Sounds petty to me. These organizations sound pissed because the “hole” in their security was publicly mentioned. It appears finding a lack of security is against the law. This is odd to me as in order to find a hole in security some one has to report it. So from what I can tell if you find a hole in a company’s public system, don’t report it as they may consider your actions “ID Theft Like”. Let the real thieves do it so you can avoid breaking the law and the company will get what it deserves. The best part of all… the Computer Fraud and Abuse Act is yet another failed piece of paper allowing negligent companies to form a worthless excuse for their negligence. The Act seems to target those who report their findings and activity as a public service, the real thieves/hackers will not report any finding and cover their trails. So what good is the Computer Fraud and Abuse Act other than discouraging publicly announcing a company’s inability to keep your personal data safe.

  5. Submitted by Steve Brown on 12/16/2009 - 12:57 am.

    Interesting to read about “During an October product demonstration, a Lookout employee showed a web address that mistakenly displayed privileged data.”

    This seems unrelated to the incident with MPR and the state of MN and seems to involve a different customer/entity. I’d be curious if that client knows their data has been compromised.

    Also, is that the first time that vulnerability was exploited, or just the first time the company was aware of it.

  6. Submitted by Paul Udstrand on 12/16/2009 - 09:34 am.

    There all kinds of questions here. For one thing, MN state law governs any state data, anywhere, those laws apply to anyone to handles MN state data. Lookout may have violated state data practices simply by putting that data on a website to begin with, and the data itself should never have been displayed to anyone as a demonstration or otherwise. Why would they even put that data on a web site to begin with? You don’t need to do that in order to run the background checks they were contracted to do. Another issue is this idea that the state somehow violated the contract because someone using a state computer accessed or attempted to access the data. If the contract has such a clause in it, the State screwed up because that’s how you conduct security audits, and any client should be entitled to audit the contractor. You can’t rely on the contractors self audits, obviously as this case illustrates. So the question is whether or not someone in Pawlenty administration agreed to a funky contract that prohibited the state from auditing Lookout’s security. And no, guessing at passwords and web addresses is NOT hacking, that’s why the data should never have been on a non-protected website to begin with.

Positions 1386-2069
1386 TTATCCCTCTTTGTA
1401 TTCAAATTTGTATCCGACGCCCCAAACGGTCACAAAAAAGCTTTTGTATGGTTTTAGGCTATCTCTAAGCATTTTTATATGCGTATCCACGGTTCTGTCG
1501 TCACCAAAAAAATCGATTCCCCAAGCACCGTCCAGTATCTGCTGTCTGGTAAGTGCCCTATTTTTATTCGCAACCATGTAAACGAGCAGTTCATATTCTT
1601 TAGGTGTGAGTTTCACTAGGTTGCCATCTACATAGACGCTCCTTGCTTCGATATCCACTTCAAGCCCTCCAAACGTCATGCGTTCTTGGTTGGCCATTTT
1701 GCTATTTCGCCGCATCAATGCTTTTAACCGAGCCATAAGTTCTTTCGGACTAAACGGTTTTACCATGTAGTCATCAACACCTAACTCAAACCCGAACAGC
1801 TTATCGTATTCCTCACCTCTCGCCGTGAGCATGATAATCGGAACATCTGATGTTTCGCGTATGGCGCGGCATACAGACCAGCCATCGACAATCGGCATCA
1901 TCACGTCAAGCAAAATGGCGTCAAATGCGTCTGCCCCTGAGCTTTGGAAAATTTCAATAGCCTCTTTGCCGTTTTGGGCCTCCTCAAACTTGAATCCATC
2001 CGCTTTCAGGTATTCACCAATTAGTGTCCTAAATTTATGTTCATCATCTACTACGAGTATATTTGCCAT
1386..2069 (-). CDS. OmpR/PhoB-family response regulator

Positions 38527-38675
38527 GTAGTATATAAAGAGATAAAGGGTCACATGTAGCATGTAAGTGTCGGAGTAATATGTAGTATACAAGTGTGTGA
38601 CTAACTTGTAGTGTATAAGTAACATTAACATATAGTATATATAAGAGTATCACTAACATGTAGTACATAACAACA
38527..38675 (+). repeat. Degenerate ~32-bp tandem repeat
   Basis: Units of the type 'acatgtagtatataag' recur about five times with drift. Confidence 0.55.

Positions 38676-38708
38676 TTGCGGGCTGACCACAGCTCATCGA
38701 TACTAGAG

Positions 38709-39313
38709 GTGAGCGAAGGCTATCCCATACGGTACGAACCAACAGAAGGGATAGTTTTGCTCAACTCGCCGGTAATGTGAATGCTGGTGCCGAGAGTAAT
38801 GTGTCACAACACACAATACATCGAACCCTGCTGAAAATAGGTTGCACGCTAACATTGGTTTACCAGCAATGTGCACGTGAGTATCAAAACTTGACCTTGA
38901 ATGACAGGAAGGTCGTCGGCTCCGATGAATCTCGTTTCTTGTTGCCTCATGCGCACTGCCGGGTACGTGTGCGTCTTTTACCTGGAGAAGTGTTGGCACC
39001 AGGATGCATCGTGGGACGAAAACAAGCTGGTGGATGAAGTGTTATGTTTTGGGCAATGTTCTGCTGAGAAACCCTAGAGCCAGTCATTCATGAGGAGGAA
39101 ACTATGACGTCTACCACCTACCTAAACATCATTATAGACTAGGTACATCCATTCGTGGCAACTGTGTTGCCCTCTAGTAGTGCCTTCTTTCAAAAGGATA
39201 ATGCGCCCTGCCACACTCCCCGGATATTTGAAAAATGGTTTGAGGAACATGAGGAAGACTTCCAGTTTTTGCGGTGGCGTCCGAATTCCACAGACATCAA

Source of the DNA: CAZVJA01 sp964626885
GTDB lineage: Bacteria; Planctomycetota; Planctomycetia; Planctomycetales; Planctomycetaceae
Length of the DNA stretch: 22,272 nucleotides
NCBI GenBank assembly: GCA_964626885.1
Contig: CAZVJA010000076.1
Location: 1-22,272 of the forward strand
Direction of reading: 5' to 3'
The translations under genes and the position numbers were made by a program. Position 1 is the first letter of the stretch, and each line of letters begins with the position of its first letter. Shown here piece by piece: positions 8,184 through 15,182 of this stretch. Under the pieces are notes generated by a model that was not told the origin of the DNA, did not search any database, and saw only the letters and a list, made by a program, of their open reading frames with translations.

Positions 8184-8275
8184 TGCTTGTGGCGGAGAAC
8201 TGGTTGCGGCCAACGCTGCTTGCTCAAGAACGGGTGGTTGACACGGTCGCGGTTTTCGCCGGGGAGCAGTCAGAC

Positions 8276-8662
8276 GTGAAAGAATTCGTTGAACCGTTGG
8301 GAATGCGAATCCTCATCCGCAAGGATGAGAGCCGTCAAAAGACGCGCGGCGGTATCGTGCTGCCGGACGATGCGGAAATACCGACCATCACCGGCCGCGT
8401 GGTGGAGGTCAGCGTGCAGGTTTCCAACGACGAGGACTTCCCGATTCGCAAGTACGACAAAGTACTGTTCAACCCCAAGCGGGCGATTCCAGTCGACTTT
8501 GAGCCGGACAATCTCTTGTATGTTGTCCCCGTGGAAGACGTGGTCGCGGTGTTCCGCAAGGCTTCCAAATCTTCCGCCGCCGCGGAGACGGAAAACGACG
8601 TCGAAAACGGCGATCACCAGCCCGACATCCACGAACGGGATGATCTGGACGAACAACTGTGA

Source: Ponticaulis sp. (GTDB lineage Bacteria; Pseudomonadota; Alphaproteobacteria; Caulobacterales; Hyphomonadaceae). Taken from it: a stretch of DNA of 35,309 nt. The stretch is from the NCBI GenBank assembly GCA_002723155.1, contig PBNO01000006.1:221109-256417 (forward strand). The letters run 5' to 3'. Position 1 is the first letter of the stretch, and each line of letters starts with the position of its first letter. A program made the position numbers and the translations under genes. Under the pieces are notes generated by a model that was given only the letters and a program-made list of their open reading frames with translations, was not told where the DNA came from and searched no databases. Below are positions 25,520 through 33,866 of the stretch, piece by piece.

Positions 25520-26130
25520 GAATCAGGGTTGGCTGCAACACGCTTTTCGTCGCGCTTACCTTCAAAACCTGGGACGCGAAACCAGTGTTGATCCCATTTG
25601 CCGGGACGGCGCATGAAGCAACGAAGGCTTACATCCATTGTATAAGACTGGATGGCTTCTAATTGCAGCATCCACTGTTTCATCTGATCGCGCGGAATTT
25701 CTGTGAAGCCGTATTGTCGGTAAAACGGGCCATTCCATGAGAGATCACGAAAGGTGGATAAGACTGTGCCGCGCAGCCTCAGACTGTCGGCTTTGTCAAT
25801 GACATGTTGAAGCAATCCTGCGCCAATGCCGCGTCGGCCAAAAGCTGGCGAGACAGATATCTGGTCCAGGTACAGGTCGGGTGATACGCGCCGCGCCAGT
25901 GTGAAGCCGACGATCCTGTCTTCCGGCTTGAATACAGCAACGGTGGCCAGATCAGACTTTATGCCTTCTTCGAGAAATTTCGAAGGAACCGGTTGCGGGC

7. Submitted by Gary Lee on 12/16/2009 - 10:13 am.

    The company suggests that the fault for the weak ID and password combination which they claim was used along the way was somehow a customer’s fault, not their own. The revelation of the URL was some sort of dastardly plot by state employees conspiring with MPR. And the initial penetration “revealed” other internal web addresses.

    There are simple, well established and widely used techniques to enforce strong passwords. There is a simple technique for avoiding the release of confidential data during demonstrations, in which you make up some fake data and put it on a separate copy of the system for demonstrations. That also solves the problem of revealing sensitive web addresses during demonstrations, as your demo system can have a different base address. And there is readily available security software to obfuscate web addresses when you are in a live production system to prevent “guessing” an address by modifying another address.

    What do all of these techniques have in common? First, that they are obvious and well known to every competent professional in the industry, and commonly used to protect confidential data. Second, that you have to think ahead, and you have to spend some time, effort, and in some cases money to implement them.

    So when Lookout files their suit they can take their pick of labeling themselves incompetent, lazy, cheap, or all of the above. I previously thought the State might have some liability here, but as more details come out it becomes more clear that Lookout is the sole problem here.